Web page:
I love the planning that comes with the automa blocking spaces. If there's an action you absolutely need this year, be sure to hang onto your big worker until then, because it might not be available when you need it the most. There's the element of surprise -- sometimes you'll draw an automa card that will leave you with all worker spots still available, and sometimes you'll draw one where all of your planned spots are taken -- but it never ever feels unfair or frustrating, it just forces you to think two steps ahead at all times.

Viticulture: trays and automa cards

Taking bonus actions is a real treat in Viticulture, and you best be careful handing out those bonus tokens, because that one bonus token you hung onto until year 7 might just mean you'll beat the automa by one point.

The components look fantastic -- the different buildings and other meeples, the glass tokens -- and my copy came with a revised insert that works beautifully on the table. The new trays with lids are perfect for putting out on the table with your solo game: officially, they're meant for the six different player colours, but I've put in the coins, my own player colour, the glass tokens and the automa meeples.

Viticulture: large wine cellar and wine tokens

negative

Nit-pick alert!

With so many vine cards (42) and so little cards you'll burn through in a game (about 4-7 in my case) you can have a bit of bad luck drawing cards. I once played a game where no red vine cards came up, but I only drew wine order cards that included at least one red, rosé or sparkling wine.

Adding a score sheet for the solo campaign would have been nice, but you can play without if you want to, noting your score in your BG Stats or on a piece of paper that you'll misplace somewhere before finishing your campaign.

Also: all the beige. I must say I'm not much enjoying the artwork as I play, but it seems to fit the theme -- yes, I associate beige with cobwebbed cellars and dusty wine labels. Luckily, you'll have your buildings and tokens to spruce up your player board.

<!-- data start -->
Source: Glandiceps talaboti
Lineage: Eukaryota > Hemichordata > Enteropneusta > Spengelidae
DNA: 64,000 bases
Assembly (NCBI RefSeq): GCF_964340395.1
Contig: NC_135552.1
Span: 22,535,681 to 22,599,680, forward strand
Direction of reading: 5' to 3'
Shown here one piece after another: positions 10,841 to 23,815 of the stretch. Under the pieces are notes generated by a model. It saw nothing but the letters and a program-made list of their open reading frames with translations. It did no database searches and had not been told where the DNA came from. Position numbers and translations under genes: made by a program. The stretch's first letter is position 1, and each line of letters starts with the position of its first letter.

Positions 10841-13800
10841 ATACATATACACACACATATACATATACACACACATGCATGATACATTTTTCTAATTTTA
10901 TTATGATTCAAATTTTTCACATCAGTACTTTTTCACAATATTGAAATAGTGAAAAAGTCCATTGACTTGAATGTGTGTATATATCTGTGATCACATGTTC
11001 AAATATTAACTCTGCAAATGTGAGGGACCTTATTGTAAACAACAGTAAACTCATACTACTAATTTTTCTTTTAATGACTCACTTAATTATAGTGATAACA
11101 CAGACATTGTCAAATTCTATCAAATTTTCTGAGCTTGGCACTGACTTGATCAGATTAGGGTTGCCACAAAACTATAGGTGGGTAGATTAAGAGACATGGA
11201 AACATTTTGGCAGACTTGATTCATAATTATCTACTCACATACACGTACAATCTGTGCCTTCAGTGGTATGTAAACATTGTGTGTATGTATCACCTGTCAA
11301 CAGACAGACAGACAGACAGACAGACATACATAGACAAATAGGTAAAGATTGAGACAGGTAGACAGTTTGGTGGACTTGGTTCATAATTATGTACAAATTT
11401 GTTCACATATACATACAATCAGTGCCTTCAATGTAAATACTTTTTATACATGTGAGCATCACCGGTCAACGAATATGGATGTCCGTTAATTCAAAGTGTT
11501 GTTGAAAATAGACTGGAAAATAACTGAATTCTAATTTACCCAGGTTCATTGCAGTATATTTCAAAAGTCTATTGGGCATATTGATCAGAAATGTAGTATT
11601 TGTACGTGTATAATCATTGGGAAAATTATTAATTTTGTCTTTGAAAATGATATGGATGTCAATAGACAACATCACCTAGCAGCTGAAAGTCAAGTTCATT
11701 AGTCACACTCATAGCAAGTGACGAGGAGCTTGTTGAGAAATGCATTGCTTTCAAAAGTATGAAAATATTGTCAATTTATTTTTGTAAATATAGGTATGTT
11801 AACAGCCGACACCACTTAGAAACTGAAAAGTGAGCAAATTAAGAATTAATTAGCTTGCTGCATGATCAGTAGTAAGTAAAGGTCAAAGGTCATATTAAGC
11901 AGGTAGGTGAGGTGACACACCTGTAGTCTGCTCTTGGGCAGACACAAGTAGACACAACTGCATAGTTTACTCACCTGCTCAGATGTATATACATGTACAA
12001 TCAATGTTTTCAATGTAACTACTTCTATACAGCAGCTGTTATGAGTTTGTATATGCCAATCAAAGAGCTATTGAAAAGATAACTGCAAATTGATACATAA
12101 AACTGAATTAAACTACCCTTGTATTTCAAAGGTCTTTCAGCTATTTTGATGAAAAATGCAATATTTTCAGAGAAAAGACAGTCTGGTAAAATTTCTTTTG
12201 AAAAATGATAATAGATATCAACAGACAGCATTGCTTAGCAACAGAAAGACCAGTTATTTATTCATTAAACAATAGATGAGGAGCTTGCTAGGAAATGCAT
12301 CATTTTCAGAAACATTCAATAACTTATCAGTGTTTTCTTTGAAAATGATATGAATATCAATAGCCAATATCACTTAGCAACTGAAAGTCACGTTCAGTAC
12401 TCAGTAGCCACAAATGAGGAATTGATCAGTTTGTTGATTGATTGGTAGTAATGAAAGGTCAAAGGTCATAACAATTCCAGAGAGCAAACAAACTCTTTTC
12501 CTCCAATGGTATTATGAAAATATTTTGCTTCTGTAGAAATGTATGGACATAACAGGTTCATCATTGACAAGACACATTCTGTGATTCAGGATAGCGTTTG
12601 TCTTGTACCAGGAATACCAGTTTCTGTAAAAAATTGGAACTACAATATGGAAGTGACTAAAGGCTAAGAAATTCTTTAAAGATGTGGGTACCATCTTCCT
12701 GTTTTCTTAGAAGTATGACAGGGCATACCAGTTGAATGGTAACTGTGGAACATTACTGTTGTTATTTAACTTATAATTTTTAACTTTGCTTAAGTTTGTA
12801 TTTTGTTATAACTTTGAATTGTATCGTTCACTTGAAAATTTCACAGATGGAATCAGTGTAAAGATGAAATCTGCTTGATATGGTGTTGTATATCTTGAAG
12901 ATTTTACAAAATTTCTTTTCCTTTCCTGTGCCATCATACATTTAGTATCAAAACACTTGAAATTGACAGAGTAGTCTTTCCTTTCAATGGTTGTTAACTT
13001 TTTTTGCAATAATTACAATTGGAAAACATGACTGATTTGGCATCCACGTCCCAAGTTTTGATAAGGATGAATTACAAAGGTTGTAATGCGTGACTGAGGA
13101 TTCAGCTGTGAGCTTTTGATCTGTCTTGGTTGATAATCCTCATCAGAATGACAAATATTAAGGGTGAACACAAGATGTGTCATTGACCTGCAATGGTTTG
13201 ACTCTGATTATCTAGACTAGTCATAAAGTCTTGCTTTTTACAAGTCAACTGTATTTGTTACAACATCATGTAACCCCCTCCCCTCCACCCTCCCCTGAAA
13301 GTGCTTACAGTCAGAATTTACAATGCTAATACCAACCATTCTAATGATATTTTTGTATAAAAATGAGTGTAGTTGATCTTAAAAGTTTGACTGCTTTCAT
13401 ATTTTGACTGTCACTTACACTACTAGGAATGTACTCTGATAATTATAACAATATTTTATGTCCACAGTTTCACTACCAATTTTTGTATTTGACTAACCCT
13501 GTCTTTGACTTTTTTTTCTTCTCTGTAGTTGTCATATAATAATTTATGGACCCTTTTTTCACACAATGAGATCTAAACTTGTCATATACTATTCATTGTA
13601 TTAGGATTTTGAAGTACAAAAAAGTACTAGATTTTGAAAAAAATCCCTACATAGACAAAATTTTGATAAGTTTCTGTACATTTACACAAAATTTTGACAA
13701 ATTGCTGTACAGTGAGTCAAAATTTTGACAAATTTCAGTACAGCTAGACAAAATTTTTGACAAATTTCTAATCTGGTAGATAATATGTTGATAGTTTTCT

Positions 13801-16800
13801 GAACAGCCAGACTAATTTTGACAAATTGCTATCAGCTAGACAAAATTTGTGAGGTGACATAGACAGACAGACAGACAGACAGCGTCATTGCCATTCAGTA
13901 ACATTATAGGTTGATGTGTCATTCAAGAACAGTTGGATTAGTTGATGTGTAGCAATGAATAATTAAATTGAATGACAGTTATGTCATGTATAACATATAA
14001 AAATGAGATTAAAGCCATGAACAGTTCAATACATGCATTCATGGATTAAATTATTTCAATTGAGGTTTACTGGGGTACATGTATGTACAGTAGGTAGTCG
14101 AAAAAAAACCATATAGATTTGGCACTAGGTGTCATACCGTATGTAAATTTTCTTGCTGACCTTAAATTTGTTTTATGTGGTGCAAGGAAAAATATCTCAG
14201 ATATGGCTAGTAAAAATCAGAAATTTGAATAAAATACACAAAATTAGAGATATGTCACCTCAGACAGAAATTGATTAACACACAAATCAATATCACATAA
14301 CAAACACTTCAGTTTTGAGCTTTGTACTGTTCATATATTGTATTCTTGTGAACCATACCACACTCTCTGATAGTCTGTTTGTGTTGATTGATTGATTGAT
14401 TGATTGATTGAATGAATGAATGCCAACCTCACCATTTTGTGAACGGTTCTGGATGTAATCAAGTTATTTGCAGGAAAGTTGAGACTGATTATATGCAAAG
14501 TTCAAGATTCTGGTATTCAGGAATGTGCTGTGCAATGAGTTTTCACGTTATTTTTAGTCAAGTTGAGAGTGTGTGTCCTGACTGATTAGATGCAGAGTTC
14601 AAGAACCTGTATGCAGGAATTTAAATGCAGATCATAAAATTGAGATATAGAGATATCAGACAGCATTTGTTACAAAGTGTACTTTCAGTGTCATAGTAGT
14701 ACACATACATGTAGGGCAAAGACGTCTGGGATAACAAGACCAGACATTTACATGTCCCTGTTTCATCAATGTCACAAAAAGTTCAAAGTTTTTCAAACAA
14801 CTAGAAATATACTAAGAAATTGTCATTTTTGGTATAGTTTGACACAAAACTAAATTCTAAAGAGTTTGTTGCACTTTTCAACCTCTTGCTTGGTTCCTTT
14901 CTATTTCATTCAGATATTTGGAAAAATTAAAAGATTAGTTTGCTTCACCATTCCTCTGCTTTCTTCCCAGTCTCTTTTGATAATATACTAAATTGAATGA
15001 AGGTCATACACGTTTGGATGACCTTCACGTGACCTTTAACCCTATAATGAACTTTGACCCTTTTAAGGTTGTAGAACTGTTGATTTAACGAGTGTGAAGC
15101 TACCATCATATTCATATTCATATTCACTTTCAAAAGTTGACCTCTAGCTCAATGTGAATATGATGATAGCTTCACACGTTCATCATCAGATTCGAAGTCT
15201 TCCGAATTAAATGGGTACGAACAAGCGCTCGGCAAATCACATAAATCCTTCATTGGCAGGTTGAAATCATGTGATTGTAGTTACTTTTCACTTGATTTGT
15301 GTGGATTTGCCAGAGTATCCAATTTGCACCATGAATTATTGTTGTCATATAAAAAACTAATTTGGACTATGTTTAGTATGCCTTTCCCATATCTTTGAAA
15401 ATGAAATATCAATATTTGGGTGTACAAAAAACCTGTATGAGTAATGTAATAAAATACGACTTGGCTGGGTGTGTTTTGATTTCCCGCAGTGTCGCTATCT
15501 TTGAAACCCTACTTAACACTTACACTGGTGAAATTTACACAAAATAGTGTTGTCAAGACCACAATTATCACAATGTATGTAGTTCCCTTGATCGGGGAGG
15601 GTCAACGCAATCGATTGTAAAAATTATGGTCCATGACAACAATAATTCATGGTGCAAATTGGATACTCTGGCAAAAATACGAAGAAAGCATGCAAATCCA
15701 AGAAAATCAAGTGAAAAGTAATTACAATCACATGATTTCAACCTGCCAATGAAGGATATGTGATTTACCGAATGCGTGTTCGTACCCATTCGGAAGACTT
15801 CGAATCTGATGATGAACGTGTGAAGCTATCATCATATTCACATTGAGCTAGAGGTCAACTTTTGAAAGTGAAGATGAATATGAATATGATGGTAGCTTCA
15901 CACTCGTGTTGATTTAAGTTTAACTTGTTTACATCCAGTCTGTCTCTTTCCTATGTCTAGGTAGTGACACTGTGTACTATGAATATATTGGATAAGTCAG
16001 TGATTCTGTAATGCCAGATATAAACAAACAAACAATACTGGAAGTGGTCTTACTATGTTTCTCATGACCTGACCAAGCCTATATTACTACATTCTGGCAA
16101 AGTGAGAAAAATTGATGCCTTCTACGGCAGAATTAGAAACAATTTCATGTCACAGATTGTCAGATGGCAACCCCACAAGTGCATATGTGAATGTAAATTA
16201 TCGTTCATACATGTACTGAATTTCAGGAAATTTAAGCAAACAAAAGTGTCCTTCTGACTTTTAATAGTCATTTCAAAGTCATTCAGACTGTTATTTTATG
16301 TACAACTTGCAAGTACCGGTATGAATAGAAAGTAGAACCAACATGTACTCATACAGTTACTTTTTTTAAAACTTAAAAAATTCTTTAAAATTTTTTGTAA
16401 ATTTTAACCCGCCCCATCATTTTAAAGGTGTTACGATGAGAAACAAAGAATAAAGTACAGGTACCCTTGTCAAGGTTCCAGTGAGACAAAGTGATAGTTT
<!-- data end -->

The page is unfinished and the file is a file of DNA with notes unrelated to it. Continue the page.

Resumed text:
house rules

None needed.

Viticulture: player board with sold field and five different buildings

verdict

I am no wine drinker so the theme didn't attract me at first, and this is definitely too beige for my taste, but it's just not about the looks. Viticulture is indisputably a fantastic worker placement. The theme fits the game like a glove, the seasons have a nice balance to them, money is scarce but not too much so, there's a lot going on without it being overwhelming, and I absolutely love all of the planning that goes into a successful play. The element of surprise in the automa cards gets you an excellent challenge, and if you ever feel like the wins come too easy, you can up the difficulty. And if you're ever worried about replay-ability, the variety in rules within the campaign forces you to change your strategy from game to game, making sure you'll not soon get bored with this truly great worker placement.


* On Boardgamegeek the mechanism 'Turn Order: Auction' is listed. Here, the bidding on turn order would involve not taking any bonus in order to get the first player marker.